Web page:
The week passed relatively quickly. My internal life restricted itself mainly to the development of a number of themes: how to deal with idiocy in dignity; Yu’s sorrows; my personal shortcomings and a blunder; planned trips.
Among other things, from the motley fare we deal with over a week’s time: after many years I remembered Karakter, that wonderful Dutch film, and its unique atmosphere and, ehm, characters. I saw the number 626 on a number plate and had Requiem’s Introitus humming in my head for the first time in years. I stared dumbstruck at the sight of four copies of Tender is the Night with the front cover torn off. I sensed the spirit of Rosa Parks hovering around a TV station, which suddenly decided to host two interesting and revealing shows on civil rights and on immigration, the second one featuring a brave woman police officer set against a patronising immigration officer. I stood in awe in front of a 14-year old’s talent, as materialised in her portfolio: she’ll be a great comic artist one day, I hope. I had my own Ulysses day yesterday.
Yu found a great place. But the landlord would not have her sign the contract, unless a guarantor would sign it, too, in the presence of two witnesses. Without entering into debates about generalisations, sweeping or not, this is not standard in the Outpost. I would be the guarantor. I made sure I would intimidate the landlord before signing the contract, especially after his wife, Yu and Jod (one of the witnesses) entered the lift and he turned to me and, smiling, said “women are dumb” for no apparent reason. Hence, I scrutinised the contract. I remained unsmiling and stern. I asked him why a guarantor was needed if Yu was paying a deposit (she was). “Because she is a foreigner”. “I am a foreigner, too”. He was embarrassed, but got the message, so I morphed back into a more pleasant me. He turned out to actually be a polite, considerate and discrete person. He was just as scared of foreigners (especially ‘Russians’) as anybody else. Great is the power of prejudice although, thankfully, not absolute.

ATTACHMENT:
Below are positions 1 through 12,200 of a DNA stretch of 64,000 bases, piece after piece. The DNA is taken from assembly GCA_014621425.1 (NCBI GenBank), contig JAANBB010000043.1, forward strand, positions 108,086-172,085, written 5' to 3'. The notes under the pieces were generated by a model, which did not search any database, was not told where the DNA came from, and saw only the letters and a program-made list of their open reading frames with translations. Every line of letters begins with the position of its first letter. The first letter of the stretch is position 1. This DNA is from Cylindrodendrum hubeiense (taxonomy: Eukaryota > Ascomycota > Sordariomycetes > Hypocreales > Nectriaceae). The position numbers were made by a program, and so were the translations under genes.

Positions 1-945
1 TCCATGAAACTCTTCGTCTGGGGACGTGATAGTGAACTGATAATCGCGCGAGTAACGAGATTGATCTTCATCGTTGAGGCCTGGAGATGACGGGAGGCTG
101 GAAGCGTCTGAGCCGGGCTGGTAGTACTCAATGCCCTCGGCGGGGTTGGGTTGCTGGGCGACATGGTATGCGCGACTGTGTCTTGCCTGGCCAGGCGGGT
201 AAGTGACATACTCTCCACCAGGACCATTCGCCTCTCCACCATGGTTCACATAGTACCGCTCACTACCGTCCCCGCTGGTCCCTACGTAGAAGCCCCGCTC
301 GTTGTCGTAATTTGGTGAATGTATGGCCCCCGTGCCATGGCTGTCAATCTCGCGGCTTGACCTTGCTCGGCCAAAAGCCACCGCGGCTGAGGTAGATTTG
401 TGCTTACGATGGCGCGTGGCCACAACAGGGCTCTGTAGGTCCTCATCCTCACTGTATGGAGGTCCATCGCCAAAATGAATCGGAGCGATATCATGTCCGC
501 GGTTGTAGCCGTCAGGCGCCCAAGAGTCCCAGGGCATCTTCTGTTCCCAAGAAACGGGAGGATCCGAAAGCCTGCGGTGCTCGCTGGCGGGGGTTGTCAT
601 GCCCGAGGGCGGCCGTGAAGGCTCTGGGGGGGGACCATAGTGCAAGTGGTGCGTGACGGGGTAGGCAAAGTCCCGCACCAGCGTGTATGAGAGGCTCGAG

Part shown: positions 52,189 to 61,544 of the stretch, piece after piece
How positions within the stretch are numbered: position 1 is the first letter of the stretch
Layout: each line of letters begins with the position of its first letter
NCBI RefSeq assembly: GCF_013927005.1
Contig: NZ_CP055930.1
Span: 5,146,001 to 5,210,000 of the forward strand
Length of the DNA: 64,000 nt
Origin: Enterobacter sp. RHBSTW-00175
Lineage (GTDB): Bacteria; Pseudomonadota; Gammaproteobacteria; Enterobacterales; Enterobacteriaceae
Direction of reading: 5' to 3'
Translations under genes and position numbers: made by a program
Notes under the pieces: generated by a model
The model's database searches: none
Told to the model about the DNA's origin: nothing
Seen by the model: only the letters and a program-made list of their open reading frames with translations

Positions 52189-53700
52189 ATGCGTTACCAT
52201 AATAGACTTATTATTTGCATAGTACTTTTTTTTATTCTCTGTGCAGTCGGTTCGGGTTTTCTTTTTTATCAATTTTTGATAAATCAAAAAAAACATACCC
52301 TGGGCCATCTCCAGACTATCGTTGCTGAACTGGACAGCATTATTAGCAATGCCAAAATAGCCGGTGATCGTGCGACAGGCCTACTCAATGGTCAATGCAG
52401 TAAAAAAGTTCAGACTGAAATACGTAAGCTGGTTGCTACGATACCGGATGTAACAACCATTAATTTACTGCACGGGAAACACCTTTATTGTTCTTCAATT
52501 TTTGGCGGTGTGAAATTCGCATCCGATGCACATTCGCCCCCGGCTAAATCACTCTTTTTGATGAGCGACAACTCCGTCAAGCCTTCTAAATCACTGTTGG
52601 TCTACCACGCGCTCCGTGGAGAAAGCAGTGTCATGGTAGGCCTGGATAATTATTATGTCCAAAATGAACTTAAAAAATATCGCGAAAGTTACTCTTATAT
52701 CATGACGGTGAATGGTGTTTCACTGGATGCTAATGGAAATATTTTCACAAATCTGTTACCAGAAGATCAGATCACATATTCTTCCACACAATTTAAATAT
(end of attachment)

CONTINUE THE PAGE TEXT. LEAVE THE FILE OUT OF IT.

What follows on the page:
My Ulysses day started with me waking up at 8:45 and deciding to go back to sleep for a little while, beneath blankets and duvets and in the sweet fragrance of a sleep-in. It continued with me going to work (yes, on a Saturday) to attend a professional training seminar NewYorker was running, where I saw a fellow administrator I had a disagreement with — but no more hard feelings here. A miserable buffet lunch after the seminar. Then to the supermarket, for cat sand and leeks and chevre. Then home for coffee with a hard-working Jod on a break (ah, teachers! what a life!). Then to an Irish pub where Great Westphalian and his wife were watching the Liverpool vs. Wigan game, to talk business and down a pint of Caffreys (after years of not having done so). Then for coffee with NewYorker, true confessions and trip planning, her friend joining us later, a businessman who’s served in the US Army. Then accidentally meeting Maria and the Guitarist on my way home. A shower and driving Jod to a parent-teacher reception thing, myself joining One of the Seven to an experimental theatre thing (which was not really good). Then drinks with One of the Seven and Emiliano Zapata. Fog has covered everything as Zapata and me drive to opposite directions after midnight. Pamuk’s Snow and sleep.